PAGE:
Oh well, the Olympic Games is underway without me again. One day it might get through that I will never be an international sporting icon.
The cost of staging the Games this time was around £22billion up to the end of last year. That is more than the gross domestic product of about two-thirds of the countries in the world. It is an awful lot of money. The latest estimate of the costs for the London Games in 2012 is £9billion for everything, not just up to eight months before they start. When the Minister for the Olympics, Tessa Jowell, announced the revised estimate of £9billion she was swamped with criticism because it was more than double the original estimate. Less noticeable was criticism that £9billion was inadequate and the real figure will be at least twice that sum, I believe that criticism to be the more valid. The cost of the Beijing Games, in a country of cheap labour and cheap bureaucracy, supports the argument that 2012 will cost well over £20billion.
£20billion equates to about £300 per person in the UK, £1.50 a week between now and the opening of the 2012 Games. Looked at in that way it does not seem so scary, but spending on the Games does not happen in a vacuum it is additional spending, everything else carries on and we have to spend this money on top. Only a few weeks ago the government was plunged into the deepest mire by having to borrow £2.7billion to negate, for one year only, part of the damage done by removing the 10p tax band; £2.7billion is only 13.5% of £20billion, it would take seven and-a-half years at £2.7billion a year to borrow £20billion. Knowing that £2.7billion throws the government's budget into freefall gives us an idea of just how much £20billion is.
What will we get for this money? Obviously we will get a new big stadium in East London. But we have just spent £800million on a new big stadium in West London. We will get various other sports facilities which might well cost less than if each were built as a single project. We will get a few new train lines and a lot of improved stations, some new roads and some housing. We will also spend vast sums on entertaining the great and good from every country and from every sporting organisation, a good fifty percent of whom will be odious authoritarians.
Much is spouted about "legacy", a quaint name for the fanciful hope that holding the Olympics will cause a significant upturn in numbers engaged in regular sporting activity. What we will see is what we see when Wimbledon is on the telly. Park tennis courts are busier for two weeks then revert to their normal pattern. There is no reason at all to believe that the Olympics will have a greater effect on participation. Those who want to play sports regularly are already regular players and will continue to be, those who don't want to might dabble for a short time then they will be back on the sofa with a pizza and a can of lager.
Is it worth the expense? It seems to me that one way we can judge this is by looking at what has happened to the hugely expensive facilities built in other host countries over the last few Olympics. How many of them have become iconic national stadiums, flocked to by sports lovers from the world over? As far as I can tell the answer is a big fat none. How many of the countries have seen a sustained increase in the percentage of their population engaged in regular sport? As far as I can tell the answer is a big fat none.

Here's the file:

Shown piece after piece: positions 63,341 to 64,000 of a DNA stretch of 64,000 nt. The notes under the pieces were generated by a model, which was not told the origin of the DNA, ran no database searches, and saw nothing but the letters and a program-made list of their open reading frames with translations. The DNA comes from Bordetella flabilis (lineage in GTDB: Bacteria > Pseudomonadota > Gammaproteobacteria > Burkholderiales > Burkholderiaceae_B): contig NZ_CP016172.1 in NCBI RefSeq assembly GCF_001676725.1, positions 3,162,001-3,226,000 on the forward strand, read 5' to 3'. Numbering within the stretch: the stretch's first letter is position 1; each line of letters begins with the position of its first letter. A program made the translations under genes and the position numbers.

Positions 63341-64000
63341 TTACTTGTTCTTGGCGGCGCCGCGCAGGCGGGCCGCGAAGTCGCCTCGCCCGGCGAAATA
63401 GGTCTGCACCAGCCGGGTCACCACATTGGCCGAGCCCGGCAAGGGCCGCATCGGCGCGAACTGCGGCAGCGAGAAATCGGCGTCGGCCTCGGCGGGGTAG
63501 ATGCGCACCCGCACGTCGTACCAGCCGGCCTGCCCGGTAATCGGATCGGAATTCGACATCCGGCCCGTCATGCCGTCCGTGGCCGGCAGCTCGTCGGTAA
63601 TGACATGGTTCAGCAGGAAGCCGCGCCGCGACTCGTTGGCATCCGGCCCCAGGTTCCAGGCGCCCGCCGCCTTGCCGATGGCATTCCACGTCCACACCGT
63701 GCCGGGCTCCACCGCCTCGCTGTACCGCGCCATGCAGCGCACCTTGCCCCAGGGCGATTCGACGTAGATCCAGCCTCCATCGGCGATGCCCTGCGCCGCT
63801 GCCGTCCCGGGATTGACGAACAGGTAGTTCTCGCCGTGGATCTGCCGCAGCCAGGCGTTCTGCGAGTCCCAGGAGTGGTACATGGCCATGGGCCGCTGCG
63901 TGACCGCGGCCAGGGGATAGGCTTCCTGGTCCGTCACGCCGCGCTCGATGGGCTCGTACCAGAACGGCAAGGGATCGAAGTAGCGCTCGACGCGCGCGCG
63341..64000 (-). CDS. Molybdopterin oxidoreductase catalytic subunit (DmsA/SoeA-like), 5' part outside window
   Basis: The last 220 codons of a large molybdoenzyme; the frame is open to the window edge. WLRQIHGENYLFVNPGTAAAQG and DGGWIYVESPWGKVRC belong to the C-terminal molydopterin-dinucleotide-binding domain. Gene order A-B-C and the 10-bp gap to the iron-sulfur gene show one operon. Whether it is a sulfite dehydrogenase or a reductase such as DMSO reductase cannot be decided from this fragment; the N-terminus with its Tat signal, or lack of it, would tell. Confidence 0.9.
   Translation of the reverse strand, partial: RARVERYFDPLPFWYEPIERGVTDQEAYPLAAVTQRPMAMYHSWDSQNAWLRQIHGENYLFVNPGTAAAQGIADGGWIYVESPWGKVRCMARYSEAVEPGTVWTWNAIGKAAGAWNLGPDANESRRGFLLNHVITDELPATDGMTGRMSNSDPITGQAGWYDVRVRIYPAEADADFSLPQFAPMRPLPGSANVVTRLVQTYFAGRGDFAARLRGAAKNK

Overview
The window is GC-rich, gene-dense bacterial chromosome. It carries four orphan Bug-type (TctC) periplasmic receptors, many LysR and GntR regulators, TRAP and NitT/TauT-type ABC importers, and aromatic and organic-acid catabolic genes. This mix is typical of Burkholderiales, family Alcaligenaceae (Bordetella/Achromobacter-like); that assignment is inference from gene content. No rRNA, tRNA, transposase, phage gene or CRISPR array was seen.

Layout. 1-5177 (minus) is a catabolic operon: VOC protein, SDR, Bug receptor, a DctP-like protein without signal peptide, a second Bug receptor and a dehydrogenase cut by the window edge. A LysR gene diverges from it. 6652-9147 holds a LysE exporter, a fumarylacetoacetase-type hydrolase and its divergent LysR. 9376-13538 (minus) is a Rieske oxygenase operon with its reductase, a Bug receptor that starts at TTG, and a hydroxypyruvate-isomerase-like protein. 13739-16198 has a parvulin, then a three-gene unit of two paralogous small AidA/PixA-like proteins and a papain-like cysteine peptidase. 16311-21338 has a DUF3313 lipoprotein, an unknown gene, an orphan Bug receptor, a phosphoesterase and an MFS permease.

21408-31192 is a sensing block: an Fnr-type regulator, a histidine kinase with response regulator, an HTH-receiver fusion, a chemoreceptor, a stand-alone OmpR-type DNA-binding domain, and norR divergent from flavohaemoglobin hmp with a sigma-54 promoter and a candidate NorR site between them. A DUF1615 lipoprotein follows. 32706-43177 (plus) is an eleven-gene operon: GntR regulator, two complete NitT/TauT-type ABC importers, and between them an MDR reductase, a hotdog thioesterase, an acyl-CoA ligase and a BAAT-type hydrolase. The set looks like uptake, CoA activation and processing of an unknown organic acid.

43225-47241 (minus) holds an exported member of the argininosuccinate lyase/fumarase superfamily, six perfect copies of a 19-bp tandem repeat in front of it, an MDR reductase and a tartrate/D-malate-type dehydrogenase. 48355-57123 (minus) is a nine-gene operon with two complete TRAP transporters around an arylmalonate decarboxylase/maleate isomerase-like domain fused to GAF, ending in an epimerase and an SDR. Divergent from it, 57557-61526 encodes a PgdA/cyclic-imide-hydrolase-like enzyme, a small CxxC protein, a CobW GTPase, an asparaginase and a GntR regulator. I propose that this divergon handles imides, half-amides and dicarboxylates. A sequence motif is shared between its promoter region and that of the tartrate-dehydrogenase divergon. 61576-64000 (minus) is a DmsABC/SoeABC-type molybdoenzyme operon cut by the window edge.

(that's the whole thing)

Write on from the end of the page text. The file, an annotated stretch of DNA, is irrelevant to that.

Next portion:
How many of them have faced financial problems? Montreal was almost bankrupted by the 1976 Games and spent more than a decade paying-off the debt. Los Angeles (1984), Atlanta (1996) and Athens (2004) overspent and had to be bailed out. We will never know the financial details of 1980 in Moscow or 1988 in Seoul. Only Barcelona (1992) and Sydney (2000) appear to have balanced the books but that was only because they made realistic estimates in the first place. They still paid a huge amount of money and Sydney, in particular, has been blighted by the facilities turning into unused white elephants.
If it is a hugely expensive exercise and the facilities are underused afterwards, what is the point of hosting the Games? I think I can see a point, a broad political point, but it is a shallow point. Just over three years ago I was in front of my television when the announcement was made that London would host the event in 2012, it was enormously exciting. My chubby chest swelled with artificial nationalistic pride but, in truth, the joy was in the defeat of Paris not in the victory of London. I take little joy, however, from knowing that Paris and the other bidders wasted millions and millions of pounds putting together their unsuccessful bids. There has to be a better way.
In the mid-1990s there was discussion of setting up a permanent Olympic venue in Athens, it was a good idea at the time and it remains a good idea today. A lesson can be learned from other sports. One consequence of the US Masters golf tournament and the tennis grand slams always taking place in the same venues is that the facilities at the hosts are of the very highest order and all year round those who compete at those venues enjoy the added thrill of knowing they are playing somewhere special. There is no hint of familiarity breeding contempt, in fact the opposite is the case.
It is patently absurd that every four years a dozen countries spend millions on bidding and the winner spends billions building new facilities. The facilities built just four years before, at phenomenal expense, were designed to cope with the demands of hosting the Olympic Games yet they will never again be used to full capacity. What a terrible waste.
The solution is, I would suggest, obvious. Take it home to Athens, let the IOC pay for necessary upgrades every four years, avoid the bitterness and waste of the bidding process and save the taxpayers of the world a fortune.